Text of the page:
Niemann Pick Type C is Ultra Rare

Rare and Ultra Rare Diseases

5-8% of the European population have a rare condition, which translates to 25-30 million people and up to 4 million in the UK. A number that is in fact higher than those affected by heart disease in this country! However, there are over 5,000 known rare diseases and that number is continually growing, which makes the numbers affected by an individual rare disease incredibly low (by definition a disease is rare if it effects less than 1 in 2,000 according to the European Union).

Niemann Pick C disease is defined as an ultra rare disease as there are less than 100 patients in the UK and only around 500 worldwide.

Rare diseases face the substantial challenge of gaining attention for their condition given the low numbers affected.

The prevalence (the measurement of all individuals affected by the disease within a particular period of time) of this ultra rare disease is quoted as around 1:120,000. In contrast, the most commonly inherited autosomal disease is Cystic Fibrosis (CF) which is described as a rare disease but whose prevalence is 1:2,500 . According to the CF web site there are currently over 8,500 people in the UK affected with CF.


NPC effects all population groups. It arises sporadically and with similar frequencies across all groups regardless of ethnic ancestry.

Autosomal, Recessive Disease

Autosomal: This simply refers to the fact that the mutations are not found on the sex chromosome. Human cells contain 23 pairs of chromosomes for a total of 46. There are 22 pairs of autosomes and one pair of sex chromosomes.

What does recessive mean?

Both parents have to be a carrier of a gene fault, giving a 1 in 4 chance of each pregnancy resulting with the child being affected with the disease.


Why are NPC carriers not affected?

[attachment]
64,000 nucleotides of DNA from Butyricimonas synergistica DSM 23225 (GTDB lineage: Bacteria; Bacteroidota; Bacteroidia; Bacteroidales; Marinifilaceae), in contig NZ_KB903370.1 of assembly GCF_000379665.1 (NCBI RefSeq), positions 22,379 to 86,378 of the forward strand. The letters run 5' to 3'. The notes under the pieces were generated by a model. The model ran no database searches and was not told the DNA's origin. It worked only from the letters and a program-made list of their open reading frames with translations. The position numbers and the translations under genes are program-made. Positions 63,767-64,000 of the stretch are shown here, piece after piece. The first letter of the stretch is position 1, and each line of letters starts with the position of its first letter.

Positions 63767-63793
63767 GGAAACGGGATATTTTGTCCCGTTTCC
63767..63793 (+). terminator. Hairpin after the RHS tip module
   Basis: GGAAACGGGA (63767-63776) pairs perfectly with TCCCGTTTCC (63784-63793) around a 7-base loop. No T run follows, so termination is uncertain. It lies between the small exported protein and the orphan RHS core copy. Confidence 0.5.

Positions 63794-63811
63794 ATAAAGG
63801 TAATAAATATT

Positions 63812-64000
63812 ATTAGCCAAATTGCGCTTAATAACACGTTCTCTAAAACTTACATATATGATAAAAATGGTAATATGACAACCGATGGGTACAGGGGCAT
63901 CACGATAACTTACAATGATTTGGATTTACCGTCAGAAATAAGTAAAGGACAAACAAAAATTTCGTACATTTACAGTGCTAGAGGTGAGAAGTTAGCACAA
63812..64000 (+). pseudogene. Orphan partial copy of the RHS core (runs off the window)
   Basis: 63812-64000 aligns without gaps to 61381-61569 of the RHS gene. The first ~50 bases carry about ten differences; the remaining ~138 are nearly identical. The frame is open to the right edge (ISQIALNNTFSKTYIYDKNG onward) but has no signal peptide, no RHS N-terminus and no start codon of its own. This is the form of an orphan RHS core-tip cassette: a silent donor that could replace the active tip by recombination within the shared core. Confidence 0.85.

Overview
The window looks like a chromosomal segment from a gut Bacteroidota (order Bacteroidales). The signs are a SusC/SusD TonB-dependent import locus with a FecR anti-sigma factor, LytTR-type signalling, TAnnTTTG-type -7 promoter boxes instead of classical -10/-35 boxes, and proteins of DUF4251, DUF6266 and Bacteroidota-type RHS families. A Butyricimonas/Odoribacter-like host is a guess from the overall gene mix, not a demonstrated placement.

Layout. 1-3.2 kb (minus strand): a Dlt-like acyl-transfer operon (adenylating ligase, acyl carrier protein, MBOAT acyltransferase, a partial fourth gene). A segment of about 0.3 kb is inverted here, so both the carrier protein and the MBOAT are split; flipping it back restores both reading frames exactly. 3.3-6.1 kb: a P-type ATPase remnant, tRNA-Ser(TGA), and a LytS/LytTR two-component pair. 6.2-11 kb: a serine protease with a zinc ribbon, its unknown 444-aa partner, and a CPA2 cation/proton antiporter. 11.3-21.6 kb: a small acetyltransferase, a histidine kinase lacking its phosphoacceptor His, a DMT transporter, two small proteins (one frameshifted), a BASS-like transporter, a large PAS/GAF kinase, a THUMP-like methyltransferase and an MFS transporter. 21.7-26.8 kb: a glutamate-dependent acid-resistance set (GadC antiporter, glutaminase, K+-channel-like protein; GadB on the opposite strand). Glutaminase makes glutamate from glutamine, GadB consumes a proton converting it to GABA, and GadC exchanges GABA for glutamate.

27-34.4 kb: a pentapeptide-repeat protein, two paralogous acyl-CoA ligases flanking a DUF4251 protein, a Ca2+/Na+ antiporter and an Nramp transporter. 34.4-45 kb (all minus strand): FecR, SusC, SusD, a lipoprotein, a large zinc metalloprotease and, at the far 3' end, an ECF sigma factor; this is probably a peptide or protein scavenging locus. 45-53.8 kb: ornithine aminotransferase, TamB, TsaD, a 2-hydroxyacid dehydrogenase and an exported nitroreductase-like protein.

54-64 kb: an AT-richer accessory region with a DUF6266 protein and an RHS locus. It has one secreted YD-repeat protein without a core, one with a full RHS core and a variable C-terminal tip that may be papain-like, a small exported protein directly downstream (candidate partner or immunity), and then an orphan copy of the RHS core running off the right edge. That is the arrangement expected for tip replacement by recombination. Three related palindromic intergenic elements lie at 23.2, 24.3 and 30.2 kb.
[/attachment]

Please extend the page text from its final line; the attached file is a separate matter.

The lysosomal enzyme system has a lot of redundancy. 20% of normal enzyme activity is usually adequate to carry out cellular function. Therefore carriers, whose enzyme activity is 50% of normal, are clinically unaffected.


The disease is characterized by a variety of progressive, disabling, neurological symptoms that can present in infants, children or adults. In children, first signs can be severe liver disease and/or respiratory failure. Other children can present with low muscle tone and developmental delay. The classic presentation occurs in mid-to-late childhood with the onset of unsteady movement, eye movement abnormalities and dementia (NPC is often referred to as "Childhood Alzheimers"). Involuntary muscle spasms and seizures are common. Dysarthria (a speech disorder- NPC patients tend to slur their speech) and difficulty in swallowing eventually becomes disabling, making oral feeding impossible. Aspiration pneumonia is the normal cause of premature death.

However, despite NPC being traditionally considered a childhood disease, today there are equal numbers of adults as children with the disease. This is due to improvements in diagnosis and increased awareness. Adults are more likely to present with dementia or psychiatric symptoms.

Despite the advances, the disease is still difficult to diagnose as the clinical manifestations of NPC are heterogeneous which means that there is no set path for this disease and it is even seen, though rarely, that patients within the same family, with the same inherited gene faults, can be impacted differently.